Sunday September 6, 1981
 
Opening day, 1981, the Colts were in Foxboro to play the favored Patriots who were 10-6 the year before and just missed the playoffs. The Colts took a 10-0 lead after one period,   Dickey sharing the backfield with McMillan ran for a 19 yard touchdown. The game went back and forth and the Colts led 16-14 in the 4th period. Jones then moved the Colts to the Patriots 35 yard line early in the period. 
 
Soon thereafter, running like he had been shot out of a cannon, McMillan slashed to the goal line with a 35 yard touchdown run around left end. He followed that with a 2 yard score later in the game. The Colts stopped a late Patriot rally and won 29-28.
 
The Colts won this game in similar fashion as they had in the previous year, outscoring rather than beating the other team. It was a big win, and it would be their last victory until Sunday December  20, 1981 when they would face the Patriots again in week 16. In between their contests with the Patriots, the Colts would lose 14 games in a row and field statistically the worst defense in NFL history.
 
The losses began the next week in Baltimore against the Buffalo Bills. Joe Ferguson, the Bills’ quarterback threw four touchdown passes in a 35-3 Bills victory. Craig Morton the veteran signal caller of the Broncos duplicated Ferguson and threw for 4 scores the next week against the Colts in a 28-10 victory for the Broncos in Denver. Over the next twelve weeks they allowed points by the truck load. In losses to the Chargers, Bengals, Jets, and Browns they allowed over 40 points in each of those games. The Eagles, Cowboys, Redskins, and Cardinals all scored at least 35 points against the Colts. Their only “respectable” losses during the streak were 31-28 and 27-10 losses to the Dolphins and a 23-17 rematch loss at Buffalo. They were outscored by an average of 20 points a game during the streak.   
 
To add insult to injury, some players they faced poked fun at the Colt defense, or lack thereof. After beating the Colts 42-28 in Cleveland and throwing 4 touchdown passes, Browns quarterback Brian Sipe was asked after the game by reporters in the locker room, “ What plays were working best for you today?” He answered, “I did not have to call plays today, I just told Ozzie (Browns All Pro TE Ozzie Newsome), run out anywhere on the field and you will be open, this was like playing in the schoolyard today.”
 
The Colts reached depths few NFL teams have reached, and two incidents in a 2 week stretch in November proved that McCormack had “lost” the team.  The 1-8 Colts hosted the Jets on November 8 before just 31,521 fans in Baltimore, a game lost by the Colts 41-14.
 
The Colts had beaten the Jets in their two contests the year before. On the first play of the game, Dickey fumbled a hand off, the Jets recovered and kicked a field goal as a result. When the Colts got the ball back, Jones’ pass protection broke down and he scrambled but was sacked for a loss. After the play, Jones slammed the ball down and visibly yelled at Dickey as they came off the field. Dickey did not return to the game. McCormack replaced him with the capable Zach Dixon in the backfield. Asked by reporters after the game what he said to Dickey, Jones replied, “I said, don’t just stand there when I am scrambling around. Go out, come back to me, block somebody, do something, make a play.”
 
Jones also noted to the reporters that Dickey falls asleep in some team meetings.
 
Dickey’s response was that he was benched by Jones, then accused Jones of being racist. In a Baltimore Sun interview Dickey said, “It’s [Jones’ racist behavior] probably been around all along, I’m not the first one he’s hurt.”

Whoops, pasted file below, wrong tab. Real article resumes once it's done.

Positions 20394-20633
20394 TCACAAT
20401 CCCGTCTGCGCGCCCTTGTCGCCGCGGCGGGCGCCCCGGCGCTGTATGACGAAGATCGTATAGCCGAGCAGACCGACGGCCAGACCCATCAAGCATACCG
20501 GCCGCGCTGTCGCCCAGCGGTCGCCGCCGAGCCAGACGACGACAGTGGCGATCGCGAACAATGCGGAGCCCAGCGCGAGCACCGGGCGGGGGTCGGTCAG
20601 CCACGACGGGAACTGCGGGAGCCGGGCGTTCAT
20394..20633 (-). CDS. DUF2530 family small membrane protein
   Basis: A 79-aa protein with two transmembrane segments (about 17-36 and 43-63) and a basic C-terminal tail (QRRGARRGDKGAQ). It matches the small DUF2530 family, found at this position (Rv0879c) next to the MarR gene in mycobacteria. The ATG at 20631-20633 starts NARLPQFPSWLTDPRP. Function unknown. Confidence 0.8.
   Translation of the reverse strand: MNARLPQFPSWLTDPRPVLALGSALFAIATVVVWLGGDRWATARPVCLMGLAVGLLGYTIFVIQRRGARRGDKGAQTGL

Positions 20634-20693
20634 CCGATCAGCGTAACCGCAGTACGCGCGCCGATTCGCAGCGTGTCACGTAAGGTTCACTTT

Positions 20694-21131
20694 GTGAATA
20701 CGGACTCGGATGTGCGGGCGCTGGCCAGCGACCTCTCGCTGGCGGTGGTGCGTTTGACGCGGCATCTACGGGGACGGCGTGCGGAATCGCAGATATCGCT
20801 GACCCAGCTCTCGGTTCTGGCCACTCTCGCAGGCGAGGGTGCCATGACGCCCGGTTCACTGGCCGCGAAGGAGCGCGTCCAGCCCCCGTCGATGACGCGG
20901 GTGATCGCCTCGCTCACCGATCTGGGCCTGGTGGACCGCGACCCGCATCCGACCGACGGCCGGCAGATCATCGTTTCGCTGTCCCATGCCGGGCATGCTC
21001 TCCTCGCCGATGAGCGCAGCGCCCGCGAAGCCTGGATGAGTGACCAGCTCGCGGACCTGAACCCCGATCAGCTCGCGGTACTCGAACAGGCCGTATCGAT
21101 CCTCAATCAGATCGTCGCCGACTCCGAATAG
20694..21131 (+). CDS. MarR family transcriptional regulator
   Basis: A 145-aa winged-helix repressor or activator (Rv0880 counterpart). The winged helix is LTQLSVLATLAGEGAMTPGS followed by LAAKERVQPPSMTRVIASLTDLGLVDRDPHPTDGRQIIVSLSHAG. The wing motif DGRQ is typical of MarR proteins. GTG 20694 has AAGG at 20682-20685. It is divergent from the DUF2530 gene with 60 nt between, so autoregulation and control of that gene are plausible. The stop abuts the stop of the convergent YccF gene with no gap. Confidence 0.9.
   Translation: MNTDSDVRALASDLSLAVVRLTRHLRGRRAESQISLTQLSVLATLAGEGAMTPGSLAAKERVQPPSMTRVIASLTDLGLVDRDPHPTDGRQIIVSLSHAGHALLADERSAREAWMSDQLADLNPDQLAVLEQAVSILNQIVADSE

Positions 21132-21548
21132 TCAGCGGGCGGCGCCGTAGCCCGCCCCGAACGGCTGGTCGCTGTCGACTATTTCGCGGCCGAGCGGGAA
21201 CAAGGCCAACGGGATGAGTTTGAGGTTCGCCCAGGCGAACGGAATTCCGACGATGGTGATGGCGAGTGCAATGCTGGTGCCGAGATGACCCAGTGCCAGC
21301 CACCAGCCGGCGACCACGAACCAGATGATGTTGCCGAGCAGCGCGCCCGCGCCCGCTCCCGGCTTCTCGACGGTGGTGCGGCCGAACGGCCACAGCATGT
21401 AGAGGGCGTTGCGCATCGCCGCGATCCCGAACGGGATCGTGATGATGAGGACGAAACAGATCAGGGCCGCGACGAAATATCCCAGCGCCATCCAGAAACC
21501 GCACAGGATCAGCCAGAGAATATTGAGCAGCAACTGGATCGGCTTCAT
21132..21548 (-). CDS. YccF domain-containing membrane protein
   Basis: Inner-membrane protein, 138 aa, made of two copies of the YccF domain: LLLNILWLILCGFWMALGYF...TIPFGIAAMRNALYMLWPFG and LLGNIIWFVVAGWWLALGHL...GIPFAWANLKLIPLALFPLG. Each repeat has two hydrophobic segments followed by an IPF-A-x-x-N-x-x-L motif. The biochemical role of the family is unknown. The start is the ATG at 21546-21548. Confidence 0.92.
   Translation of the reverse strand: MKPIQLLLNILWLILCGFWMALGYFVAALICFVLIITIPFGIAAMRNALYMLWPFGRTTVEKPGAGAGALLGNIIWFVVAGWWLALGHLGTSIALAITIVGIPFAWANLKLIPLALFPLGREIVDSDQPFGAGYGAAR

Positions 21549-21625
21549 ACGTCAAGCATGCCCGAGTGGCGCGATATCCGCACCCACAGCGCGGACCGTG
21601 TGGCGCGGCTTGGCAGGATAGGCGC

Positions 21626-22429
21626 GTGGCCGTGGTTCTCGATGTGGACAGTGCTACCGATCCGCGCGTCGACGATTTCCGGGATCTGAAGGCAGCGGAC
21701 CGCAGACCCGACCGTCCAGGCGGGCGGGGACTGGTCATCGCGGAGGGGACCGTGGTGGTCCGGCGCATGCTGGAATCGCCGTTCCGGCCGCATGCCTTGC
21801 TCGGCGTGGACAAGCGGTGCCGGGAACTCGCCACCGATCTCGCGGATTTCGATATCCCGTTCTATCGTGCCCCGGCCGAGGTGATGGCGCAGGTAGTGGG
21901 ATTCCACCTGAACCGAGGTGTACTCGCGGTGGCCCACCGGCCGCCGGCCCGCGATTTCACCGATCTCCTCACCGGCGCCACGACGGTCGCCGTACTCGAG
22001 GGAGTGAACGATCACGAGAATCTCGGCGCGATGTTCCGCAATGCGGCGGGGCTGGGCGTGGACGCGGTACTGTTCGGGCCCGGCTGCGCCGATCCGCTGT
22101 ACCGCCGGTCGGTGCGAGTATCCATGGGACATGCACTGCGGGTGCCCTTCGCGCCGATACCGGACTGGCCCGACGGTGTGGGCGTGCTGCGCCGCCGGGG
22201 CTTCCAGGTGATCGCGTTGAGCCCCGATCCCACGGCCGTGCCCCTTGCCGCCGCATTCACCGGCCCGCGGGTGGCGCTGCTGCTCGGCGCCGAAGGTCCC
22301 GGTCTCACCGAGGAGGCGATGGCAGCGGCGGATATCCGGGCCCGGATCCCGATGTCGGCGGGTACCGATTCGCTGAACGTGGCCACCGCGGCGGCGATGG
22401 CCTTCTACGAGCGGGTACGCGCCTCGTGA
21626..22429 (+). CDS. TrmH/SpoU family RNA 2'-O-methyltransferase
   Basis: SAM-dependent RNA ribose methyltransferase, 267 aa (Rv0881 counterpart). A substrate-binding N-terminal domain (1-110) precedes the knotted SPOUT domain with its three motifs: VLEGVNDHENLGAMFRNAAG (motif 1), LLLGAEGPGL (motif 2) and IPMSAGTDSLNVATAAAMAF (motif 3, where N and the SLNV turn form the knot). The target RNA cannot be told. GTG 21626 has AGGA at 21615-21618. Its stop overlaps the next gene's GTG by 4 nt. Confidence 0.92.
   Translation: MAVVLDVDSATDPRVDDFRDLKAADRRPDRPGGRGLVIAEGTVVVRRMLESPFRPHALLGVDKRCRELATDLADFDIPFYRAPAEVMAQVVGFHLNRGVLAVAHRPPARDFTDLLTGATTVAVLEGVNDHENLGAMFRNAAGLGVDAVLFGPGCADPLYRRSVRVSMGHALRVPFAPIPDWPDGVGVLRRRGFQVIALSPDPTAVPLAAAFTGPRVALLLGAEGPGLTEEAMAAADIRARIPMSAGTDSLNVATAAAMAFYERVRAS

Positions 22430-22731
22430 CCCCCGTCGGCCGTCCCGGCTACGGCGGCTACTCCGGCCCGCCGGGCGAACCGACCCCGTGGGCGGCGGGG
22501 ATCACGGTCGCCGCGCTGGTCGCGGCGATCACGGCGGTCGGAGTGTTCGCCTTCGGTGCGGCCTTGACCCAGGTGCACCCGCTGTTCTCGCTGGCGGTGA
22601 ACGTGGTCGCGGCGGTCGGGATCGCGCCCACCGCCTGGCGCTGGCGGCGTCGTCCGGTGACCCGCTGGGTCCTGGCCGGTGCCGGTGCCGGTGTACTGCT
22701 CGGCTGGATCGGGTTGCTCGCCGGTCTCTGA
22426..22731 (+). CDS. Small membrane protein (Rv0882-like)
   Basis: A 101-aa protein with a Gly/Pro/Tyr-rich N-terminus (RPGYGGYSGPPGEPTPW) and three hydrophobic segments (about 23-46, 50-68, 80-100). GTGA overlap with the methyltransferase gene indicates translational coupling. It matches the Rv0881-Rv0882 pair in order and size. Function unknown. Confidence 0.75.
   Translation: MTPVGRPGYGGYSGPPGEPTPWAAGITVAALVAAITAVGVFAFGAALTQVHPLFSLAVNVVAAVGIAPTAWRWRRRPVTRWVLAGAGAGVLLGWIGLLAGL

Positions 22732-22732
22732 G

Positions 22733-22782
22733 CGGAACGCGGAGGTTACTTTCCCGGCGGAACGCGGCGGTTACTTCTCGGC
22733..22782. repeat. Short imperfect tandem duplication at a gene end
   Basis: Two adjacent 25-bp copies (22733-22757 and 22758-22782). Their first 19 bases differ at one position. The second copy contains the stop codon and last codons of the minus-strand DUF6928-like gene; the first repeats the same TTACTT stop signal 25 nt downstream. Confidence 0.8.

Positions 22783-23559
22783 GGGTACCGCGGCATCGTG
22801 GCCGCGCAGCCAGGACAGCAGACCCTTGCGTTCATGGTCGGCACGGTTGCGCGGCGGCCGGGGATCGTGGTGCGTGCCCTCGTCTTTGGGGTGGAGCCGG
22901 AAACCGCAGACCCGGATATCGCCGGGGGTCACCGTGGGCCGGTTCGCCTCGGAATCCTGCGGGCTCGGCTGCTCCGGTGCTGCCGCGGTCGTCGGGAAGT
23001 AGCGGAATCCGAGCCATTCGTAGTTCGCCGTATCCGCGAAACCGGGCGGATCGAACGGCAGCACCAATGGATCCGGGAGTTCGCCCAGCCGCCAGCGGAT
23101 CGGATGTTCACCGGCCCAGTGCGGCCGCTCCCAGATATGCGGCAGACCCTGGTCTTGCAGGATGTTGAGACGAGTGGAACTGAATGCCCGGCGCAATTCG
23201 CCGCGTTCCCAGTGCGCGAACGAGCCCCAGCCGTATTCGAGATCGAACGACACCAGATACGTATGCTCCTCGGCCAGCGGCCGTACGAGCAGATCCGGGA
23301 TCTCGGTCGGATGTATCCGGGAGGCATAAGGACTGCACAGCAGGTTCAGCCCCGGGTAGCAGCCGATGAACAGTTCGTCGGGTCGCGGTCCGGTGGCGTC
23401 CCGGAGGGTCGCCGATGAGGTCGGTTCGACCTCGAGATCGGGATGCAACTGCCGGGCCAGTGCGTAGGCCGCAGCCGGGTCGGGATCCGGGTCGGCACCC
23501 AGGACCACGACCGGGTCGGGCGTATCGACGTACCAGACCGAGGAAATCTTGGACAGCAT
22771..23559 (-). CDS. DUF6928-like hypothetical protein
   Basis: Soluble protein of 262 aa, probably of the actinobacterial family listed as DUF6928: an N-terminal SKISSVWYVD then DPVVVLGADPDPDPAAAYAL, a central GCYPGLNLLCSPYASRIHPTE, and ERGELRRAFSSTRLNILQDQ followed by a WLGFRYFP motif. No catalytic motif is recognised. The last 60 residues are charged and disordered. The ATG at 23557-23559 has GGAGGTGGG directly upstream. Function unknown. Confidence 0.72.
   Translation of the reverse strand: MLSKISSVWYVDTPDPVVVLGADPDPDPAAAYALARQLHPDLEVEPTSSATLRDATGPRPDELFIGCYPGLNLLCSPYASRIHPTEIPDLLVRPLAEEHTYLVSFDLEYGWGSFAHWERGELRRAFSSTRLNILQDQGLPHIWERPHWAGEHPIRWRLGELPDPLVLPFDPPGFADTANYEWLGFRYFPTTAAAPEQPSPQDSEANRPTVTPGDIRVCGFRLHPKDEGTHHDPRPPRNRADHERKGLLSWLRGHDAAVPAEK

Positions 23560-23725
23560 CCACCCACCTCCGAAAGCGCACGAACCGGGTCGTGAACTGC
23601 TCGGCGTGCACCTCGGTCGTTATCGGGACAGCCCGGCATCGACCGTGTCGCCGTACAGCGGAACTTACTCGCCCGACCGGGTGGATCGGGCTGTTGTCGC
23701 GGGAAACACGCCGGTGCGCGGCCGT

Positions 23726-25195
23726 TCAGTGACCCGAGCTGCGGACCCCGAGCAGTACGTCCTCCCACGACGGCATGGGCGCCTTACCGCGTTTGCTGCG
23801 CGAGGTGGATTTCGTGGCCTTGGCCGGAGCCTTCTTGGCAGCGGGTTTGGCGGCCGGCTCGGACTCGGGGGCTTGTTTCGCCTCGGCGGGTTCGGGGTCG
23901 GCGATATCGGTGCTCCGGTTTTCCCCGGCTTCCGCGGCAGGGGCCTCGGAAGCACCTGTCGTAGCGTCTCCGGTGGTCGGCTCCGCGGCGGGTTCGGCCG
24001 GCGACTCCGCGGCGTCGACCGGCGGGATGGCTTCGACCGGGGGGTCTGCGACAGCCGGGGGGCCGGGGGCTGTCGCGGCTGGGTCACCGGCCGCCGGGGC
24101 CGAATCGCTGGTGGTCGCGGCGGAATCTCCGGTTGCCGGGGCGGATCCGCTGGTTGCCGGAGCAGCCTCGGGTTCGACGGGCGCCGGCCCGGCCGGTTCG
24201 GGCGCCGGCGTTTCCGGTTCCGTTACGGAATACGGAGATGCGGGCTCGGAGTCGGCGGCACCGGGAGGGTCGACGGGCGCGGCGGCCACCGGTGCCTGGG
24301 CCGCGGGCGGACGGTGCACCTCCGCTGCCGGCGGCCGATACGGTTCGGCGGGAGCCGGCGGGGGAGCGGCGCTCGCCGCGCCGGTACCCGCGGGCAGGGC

Dickey would later name former African American Colts Raymond Chester, Glenn Doughty, and Freddie Scott as others who have had racial disagreements with Jones.
 
African American Colt assistant coach Clyde Powers came to Jones’ defense and said no such racial bias was evident in the Colt locker room. McCormack later said “I took Curtis out to settle him down then I kept Dixon in because he was playing well.”  
 
The Colts were falling apart on and off the field.
 
In today’s world of cable television with ESPN and the NFL Network reporting everything about NFL teams and the internet there would be no way a story like this could go away. In 1981 when you had just a small group of beat writers covering a team, you could bury these matters. Not much more of this incident was reported but everyone knew this team was a disaster.
 
The next week in Philadelphia, the Eagles easily beat the Colts 38-13. Dickey scored a first half touchdown but to make matters worse for the Colts than the Eagles already had, Irsay was up to some old tricks. In the third quarter he used the coach’s phone in the press box and ordered McCormack to replace Jones with back up Greg Landry. Irsay then came down on the sidelines in the 4th quarter and put Jones back in the game, and then actually began calling plays. After the game thankfully ended, Irsay promised he would not call anymore plays but said “He would be there on the sidelines to advise McCormack.”
 
The team was the laughing stock of the NFL, again with today’s media outlets this story would have been the lead story on ESPN’s  Sportscenter, but back then the story only made the rounds inside NFL circles.
     
The Colts entered the last game of the year 1-14, they would host the New England Patriots. The Patriots were also having a miserable year, they came in at 2-13, but had been more competitive than the Colts. They lost 2 games in overtime and several more by a touchdown or less. The loser of this game would get the first overall pick in the 1982 draft. There was little doubt as who that would be, University of Texas’ all world defensive end Kenneth Sims. The Colts needed to rebuild on defense, he could have been the first building block.